Leonard also raises the question of whether a Minnesota prosecutor needs to take Kelly to trial on one count, if the R&B star has already been sentenced to years in New York.
“Is it a good use of resources to try someone already facing a significant sentence?” Leonard asks.
But Lynn Hecht Schafran, legal director of Legal Momentum, a longstanding legal advocacy organization for women, said the verdict doesn’t mean other state and federal prosecutions pending against Kelly will not or should not go forward.
“Every victim deserves to have their voice heard and justice served in their individual case,” she told USA TODAY.
Besides, there’s tremendous political pressure to pursue sex-abuse cases, among the most under-reported and under-prosecuted crimes in the country, says former federal prosecutor-turned-Los Angeles civil attorney Neama Rahmani, who’s been following the Kelly case.
“So when you tell victims R. Kelly is not going to see justice for acts he committed against (them), it’s not going to fly both with the public at large and with the victims,” says Rahmani.
What does R. Kelly’s verdict mean for #MeToo?
According to advocates for sexual assault survivors, Kelly’s conviction may offer hope to those who come forward with allegations, including women of color who may fear their accusations will be minimized or ignored.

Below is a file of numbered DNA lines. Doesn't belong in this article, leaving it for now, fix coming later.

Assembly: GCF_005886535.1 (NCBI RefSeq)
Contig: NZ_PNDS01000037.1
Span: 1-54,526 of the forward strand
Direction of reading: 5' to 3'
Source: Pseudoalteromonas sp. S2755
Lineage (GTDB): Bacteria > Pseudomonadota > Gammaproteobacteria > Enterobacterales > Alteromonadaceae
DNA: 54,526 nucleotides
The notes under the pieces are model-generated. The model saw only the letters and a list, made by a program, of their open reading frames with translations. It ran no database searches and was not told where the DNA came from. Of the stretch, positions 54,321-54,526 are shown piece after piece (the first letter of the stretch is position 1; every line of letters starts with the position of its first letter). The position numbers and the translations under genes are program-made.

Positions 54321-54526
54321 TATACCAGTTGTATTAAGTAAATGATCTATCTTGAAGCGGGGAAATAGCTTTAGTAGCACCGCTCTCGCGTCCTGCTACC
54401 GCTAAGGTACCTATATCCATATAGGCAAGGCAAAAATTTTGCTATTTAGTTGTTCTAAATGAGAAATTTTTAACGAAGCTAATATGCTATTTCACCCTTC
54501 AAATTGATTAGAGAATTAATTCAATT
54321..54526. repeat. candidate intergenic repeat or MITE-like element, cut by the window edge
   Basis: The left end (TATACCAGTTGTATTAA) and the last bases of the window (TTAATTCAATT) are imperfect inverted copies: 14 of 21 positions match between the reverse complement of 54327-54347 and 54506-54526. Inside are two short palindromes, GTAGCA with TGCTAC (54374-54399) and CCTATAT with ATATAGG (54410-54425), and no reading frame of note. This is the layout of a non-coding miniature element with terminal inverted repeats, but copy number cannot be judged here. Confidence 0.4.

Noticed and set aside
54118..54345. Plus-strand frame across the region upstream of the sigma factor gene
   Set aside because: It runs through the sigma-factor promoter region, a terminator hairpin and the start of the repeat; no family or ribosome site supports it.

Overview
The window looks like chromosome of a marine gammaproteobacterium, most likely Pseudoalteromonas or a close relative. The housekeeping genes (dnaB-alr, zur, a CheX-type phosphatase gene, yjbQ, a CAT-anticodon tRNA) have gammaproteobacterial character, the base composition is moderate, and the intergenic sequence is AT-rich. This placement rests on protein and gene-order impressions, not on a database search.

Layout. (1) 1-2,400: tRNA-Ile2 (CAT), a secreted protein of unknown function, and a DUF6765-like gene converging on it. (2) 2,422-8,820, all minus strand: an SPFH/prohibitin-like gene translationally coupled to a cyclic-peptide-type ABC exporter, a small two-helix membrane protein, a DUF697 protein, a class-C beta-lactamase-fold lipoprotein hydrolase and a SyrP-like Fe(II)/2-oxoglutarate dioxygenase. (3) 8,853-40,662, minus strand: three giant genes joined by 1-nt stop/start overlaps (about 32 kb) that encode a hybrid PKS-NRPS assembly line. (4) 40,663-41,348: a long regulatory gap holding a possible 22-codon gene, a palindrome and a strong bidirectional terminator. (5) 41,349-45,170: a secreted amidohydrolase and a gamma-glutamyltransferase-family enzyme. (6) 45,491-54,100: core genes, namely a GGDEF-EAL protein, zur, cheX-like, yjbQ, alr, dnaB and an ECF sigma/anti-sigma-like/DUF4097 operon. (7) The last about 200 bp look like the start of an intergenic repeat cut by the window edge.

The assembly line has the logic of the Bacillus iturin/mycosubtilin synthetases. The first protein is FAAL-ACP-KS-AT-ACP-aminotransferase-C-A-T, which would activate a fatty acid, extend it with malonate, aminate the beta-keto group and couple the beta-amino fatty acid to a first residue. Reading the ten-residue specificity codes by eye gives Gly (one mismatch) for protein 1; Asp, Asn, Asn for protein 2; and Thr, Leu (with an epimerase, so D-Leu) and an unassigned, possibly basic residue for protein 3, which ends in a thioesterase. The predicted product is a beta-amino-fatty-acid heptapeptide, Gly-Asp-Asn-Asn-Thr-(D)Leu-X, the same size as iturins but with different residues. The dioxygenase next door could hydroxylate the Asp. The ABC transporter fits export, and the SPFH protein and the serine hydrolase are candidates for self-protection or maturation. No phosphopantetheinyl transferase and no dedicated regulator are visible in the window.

“We hope that today’s verdict empowers survivors everywhere to feel that they are not alone,” Robinson said.
For years, the public and news media seemed to be more amused than horrified by allegations against the singer of inappropriate relationships with minors, starting with Kelly’s illegal marriage to the R&B phenom Aaliyah in 1994 when she was just 15.
His records and concert tickets kept selling. Other artists continued to record his songs, even after he was arrested in 2002 and accused of making a recording of himself sexually abusing and urinating on a 14-year-old girl. He was acquitted in that case in 2008.
Widespread public condemnation didn’t come until a widely watched docuseries “Surviving R. Kelly” helped make his case a signifier of the #MeToo era, and gave voice to accusers who wondered if their stories were previously ignored because they were Black women.
Within months of the series being shown on TV in 2019, Kelly was under arrest. “I don’t think TV producers should be deciding who gets prosecuted in this country, but we are dealing with limited government resources and these are the political realities we need to acknowledge,” Rahmani said. “It’s a new world we’re living in.”
Schafran called the verdict a “step toward justice” and a possible signal that society “has reached a new stage of unwillingness to ignore the harm” Kelly and others have caused many young lives.
“The next stage is to hold the enablers accountable – Kelly did not hold all these young women in thrall, nor avoid accountability for his actions, by himself,” she said.
Contributing: Tom Hays, Larry Neumeister, Associated Press; Cydney Henderson, Alia E. Dastagir, USA TODAY
If you are a survivor of sexual assault, you can call the National Sexual Assault Hotline at 800.656.HOPE (4673) or visit hotline.rainn.org/online and receive confidential support.